Health anxiety has become even more prevalent and persistent in the last twelve months. It used to be that perhaps only a few people might find themselves obsessively worrying about a headache they suspected to be a brain tumor, but since the start of Covid-19, more and more people are reporting anxiety about their health.
Since we have all been instructed to be extra vigilant about our health and the health of others, it’s understandable that for some people, this has become an anxiety.
But living every day worrying that a slight tickle in your throat might be COVID or a pain in your stomach is cancer is no way to live. Aside from being exhausting to worry all the time, it can also lead to more worrying behaviours, such as unnecessarily self-medicating, obsessively googling and even ending up hurting yourself through unregulated treatments for imagined illnesses.
So how do we get on top of it? How do we stop feeling so anxious about what we worry is going on in our body?
We have some tips for managing this particular anxiety.
5 Tips for Managing Health Anxiety
Try to differentiate between symptoms and reasons.
Anxiety is a very physical thing. It is our body’s way of raising an alarm, of suggesting that there is danger. It does this by increasing our heart-rate, making our stomach twist, making us flush hot and cold, and all those other troubling things that can worry us so much.
Unfortunately, something tiny can make our body think it needs to raise the alarm.
Sometimes it can be something we don’t even notice. What we do notice, however, is that increased heart rate. That feeling like we are short on breath, and our chest is tightening. It’s totally natural to feel these things and think: “I feel so bad, like I’m dying. Something must be physically wrong with my lungs and heart!”
The truth is that the symptoms are very real. You are feeling pain and distress in your body. However, whilst the pain and distress are real, the reasons we connect with it are not. You don’t feel bad because you are dying, you feel bad because you are anxious.
This can be particularly confusing if the thing that has made you anxious is maybe something on your body. For example, when I was 16 I had a lump on my eyelid. I felt it and I was convinced that it was cancer. Immediately, I started to feel worse, I started to get short of breath and I instantly took that as a sign that I was right – I might be feeling symptoms from this “cancer.” But the truth was that I’d just scratched my eyelid and the “symptoms” were symptoms of anxiety.
Next time you feel “symptoms,” try and think about other reasons that might be making you feel that way aside from the worst possible idea. If it helps, even write down a symptom tracker with possible reasons, so you can see how perhaps a headache has more in correlation with times of stress than it does with a potential life changing diagnosis.
One of the worst side effects of the internet is that we only need to have to type “stomach ache” into google to see a host of deadly and terrible diseases that we quickly imagine could be waiting for us.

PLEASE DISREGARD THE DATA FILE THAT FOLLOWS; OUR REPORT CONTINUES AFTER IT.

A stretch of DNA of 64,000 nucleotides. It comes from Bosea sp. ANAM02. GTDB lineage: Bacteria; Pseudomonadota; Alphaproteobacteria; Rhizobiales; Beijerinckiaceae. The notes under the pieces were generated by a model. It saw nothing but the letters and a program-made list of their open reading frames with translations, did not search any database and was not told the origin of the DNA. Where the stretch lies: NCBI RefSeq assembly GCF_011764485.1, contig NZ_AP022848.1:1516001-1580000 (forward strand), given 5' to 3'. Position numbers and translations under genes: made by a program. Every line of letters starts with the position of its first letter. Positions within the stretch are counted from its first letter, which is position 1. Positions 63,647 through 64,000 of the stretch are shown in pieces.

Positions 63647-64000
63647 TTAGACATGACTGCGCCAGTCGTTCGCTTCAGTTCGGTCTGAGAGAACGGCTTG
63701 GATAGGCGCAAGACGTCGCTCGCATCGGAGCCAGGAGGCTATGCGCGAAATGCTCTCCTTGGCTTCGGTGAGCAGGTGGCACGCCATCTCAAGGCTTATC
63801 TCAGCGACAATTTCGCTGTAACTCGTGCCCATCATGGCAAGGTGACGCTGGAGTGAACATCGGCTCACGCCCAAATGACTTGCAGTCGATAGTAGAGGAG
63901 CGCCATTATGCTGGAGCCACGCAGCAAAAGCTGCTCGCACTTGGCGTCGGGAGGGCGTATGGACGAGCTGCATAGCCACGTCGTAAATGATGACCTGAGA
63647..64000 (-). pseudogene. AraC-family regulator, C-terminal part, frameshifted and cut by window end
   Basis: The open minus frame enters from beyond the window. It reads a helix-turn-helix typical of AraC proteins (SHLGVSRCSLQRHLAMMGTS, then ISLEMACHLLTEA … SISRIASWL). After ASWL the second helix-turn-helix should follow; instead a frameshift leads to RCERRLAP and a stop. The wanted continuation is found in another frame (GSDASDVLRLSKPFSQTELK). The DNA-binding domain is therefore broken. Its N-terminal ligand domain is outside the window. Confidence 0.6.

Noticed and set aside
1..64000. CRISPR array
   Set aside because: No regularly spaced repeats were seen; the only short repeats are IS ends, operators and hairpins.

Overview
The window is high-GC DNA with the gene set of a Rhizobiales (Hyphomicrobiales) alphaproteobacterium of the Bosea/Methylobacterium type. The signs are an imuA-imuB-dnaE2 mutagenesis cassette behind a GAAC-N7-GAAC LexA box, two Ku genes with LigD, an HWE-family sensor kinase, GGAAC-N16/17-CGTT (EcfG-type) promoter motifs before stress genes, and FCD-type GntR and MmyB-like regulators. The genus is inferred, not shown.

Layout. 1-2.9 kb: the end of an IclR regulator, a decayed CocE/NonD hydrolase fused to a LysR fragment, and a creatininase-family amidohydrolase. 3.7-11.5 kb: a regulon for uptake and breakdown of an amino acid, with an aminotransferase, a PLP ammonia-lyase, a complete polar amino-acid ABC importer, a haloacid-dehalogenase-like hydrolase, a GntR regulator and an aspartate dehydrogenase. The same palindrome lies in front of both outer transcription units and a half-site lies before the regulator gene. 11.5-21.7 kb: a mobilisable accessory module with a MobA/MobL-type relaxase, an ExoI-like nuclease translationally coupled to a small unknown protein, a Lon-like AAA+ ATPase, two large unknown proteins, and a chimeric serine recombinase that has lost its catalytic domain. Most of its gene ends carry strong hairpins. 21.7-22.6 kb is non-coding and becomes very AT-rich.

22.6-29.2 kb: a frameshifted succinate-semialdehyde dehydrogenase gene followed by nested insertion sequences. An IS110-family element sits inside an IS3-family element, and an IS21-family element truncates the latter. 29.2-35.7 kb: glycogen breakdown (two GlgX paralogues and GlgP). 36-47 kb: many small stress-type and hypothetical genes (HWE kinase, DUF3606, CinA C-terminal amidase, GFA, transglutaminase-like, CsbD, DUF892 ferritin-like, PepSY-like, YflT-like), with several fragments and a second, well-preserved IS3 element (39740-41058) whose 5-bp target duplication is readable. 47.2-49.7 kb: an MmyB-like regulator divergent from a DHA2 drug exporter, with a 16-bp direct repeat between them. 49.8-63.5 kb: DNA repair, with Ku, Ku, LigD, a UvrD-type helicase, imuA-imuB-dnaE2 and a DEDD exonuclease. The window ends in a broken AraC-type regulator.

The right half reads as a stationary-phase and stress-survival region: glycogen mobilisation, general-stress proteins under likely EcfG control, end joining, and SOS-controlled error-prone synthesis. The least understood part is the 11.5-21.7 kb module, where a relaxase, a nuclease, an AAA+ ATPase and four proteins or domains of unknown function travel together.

The reality is that whilst we go online with good intentions – trying to get more information and to “check” if anything is wrong – online articles are only going to provide us with more worry. Talk to someone instead, talk to a friend or a relative and accept their reassurances.
If you can’t hold back from googling, it might be best to channel your worry into something that might actually help you and support you.
Instead of googling “I think I have cancer,” try googling “what to do if you have health anxiety.” It will be more helpful and reassuring to visit websites that support people who are anxious about these things, and maybe even talk to and engage with other sufferers in forums.
Patient and Beyond Blue both host online communities where people struggling with anxiety can share their problems. Or, if you really feel like you need to talk to someone in person, consider calling a mental health charity like mind or Anxiety UK who can talk you through your anxiety.
Use distraction techniques.
Often, thinking about something makes it more noticeable in our mind. Like a watched pot never boils, or when you buy your first car you notice other people driving the same car everywhere you go, when we are worried about our headache we will feel worse or struggle to stop worrying on our own.
When we worry about our health we put our body on high alert, to notice any tiny change, any flicker of stomach cramps or twinge of neck pain. What can help is using other activities to distract yourself, taking yourself completely out of your head so you don’t notice your body as much.
Distractions are different for everyone. I prefer something that uses my entire mind so that I become less focused on my body. For me, this might be work, or watching an extremely involving TV show, or reading a new book. Why not try writing a list of distractions that you really enjoy (maybe reading, baking, cooking, singing, dancing, playing video games etc) and keeping it handy so that when you feel overwhelmed, you pick something from your list to do?
It might be nice to put these suggestions in a jar so that you have a surprise each time. This will help you start to build positive connections with being distracted, so you will likely relax faster and feel fewer symptoms of your anxiety.